And get this: they didn't even do a book fair last year. You know, the one fundraiser that really benefits the children? Because it was too much work for the PTA, when we could be out selling wrapping paper instead.

Also, I do their taxes for free, but they are still annoyed with me that I don't take a more active role. I told them that I was saving the $500 they'd normally have to pay me to prepare it. So to me that's as good as raising $500.

I am violently opposed to fundraisers, but they are a necessary evil. I worked as a church youth director for years and years and it was all about the fundraisers. When we weren't doing one, the kids were bringing me form after form after form. I finally set some boundaries. I would buy one thing from each fundraiser from the first kid that asked me. Period. (Except for girlscout cookies, because we all know that they contain crack or meth or something and you must have several boxes to finish your fix) And then I was done. AND, when it came to relatives, same thing. One thing from the first person who asked me. And if I asked a relative to buy something, I certainly prefaced it with - I'm not expecting you to buy anything, but here it is if it looks interesting to you.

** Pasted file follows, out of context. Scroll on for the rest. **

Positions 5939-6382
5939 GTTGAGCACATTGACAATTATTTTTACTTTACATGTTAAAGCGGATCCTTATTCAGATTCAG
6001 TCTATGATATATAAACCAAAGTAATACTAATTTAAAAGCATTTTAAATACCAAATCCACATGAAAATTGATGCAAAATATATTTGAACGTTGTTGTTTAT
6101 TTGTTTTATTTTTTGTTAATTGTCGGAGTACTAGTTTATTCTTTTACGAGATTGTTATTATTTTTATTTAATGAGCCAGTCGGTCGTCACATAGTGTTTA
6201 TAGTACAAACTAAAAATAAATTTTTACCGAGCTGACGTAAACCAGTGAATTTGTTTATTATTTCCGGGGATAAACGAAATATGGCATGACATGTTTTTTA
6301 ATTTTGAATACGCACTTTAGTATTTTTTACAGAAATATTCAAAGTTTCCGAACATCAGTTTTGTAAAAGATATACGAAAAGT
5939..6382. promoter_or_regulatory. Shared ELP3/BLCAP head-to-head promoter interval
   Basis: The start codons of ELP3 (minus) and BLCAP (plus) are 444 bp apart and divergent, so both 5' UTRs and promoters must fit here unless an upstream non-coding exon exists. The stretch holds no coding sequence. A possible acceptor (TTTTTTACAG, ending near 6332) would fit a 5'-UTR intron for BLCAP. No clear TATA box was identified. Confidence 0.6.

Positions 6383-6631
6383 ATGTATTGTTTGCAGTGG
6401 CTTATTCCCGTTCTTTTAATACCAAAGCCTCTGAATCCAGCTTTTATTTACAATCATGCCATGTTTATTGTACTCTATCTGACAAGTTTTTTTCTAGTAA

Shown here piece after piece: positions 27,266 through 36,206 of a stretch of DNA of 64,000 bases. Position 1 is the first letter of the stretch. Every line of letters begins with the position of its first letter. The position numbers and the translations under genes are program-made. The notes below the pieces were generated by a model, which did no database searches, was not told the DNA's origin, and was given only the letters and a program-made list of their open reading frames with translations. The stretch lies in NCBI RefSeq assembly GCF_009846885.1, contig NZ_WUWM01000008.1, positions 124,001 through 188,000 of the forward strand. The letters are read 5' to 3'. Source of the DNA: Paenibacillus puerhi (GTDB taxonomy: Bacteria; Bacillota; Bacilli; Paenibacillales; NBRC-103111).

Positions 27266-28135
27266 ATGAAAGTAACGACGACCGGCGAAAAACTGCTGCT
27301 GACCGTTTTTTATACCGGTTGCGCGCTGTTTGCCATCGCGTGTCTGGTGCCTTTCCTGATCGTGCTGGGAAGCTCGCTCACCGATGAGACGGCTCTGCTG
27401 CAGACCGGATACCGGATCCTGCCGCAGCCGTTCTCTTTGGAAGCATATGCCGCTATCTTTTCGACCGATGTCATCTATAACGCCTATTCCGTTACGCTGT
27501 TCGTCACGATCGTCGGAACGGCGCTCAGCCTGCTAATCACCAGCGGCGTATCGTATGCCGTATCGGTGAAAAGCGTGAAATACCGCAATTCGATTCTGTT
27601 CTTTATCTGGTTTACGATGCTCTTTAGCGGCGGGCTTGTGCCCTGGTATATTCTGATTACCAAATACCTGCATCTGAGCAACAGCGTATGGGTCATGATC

My hubby has about two dozen nieces and nephews and we regularly buy for the school fundraisers. However, when we got the first request for a daycare fundraiser, we told the mommy: the day you make a nice contribution to Johnny's daycare, we will happily purchase random crap to raise money for your daycare. Until then, all bets are off. She has not asked again. When I buy, I make sure it is useful stuff (the giftwrap is usually pretty good).

If the little niece looked at me with her big brown eyes and asked, pretty please? I probably would buy one tiny, little thing, something I could then donate to a women's shelter if possible. I hate bringing more crap into our lives even more than I hate the idea of a fundraiser for a private school. One thing's for sure, my children will never participate in one. They have better things to do with their days than hone their sales techniques.

Welcome to the big leagues, kid.

We homeschool, so we're responsible for paying for everything we do. I do participate in the fundraising that my friend's son does for boyscouts, but I'm sort of fed up with it and I'm not going to do it anymore. I just decided that right now. Hmm, I think subconsciously I was annoyed all along!

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So the Fish Said...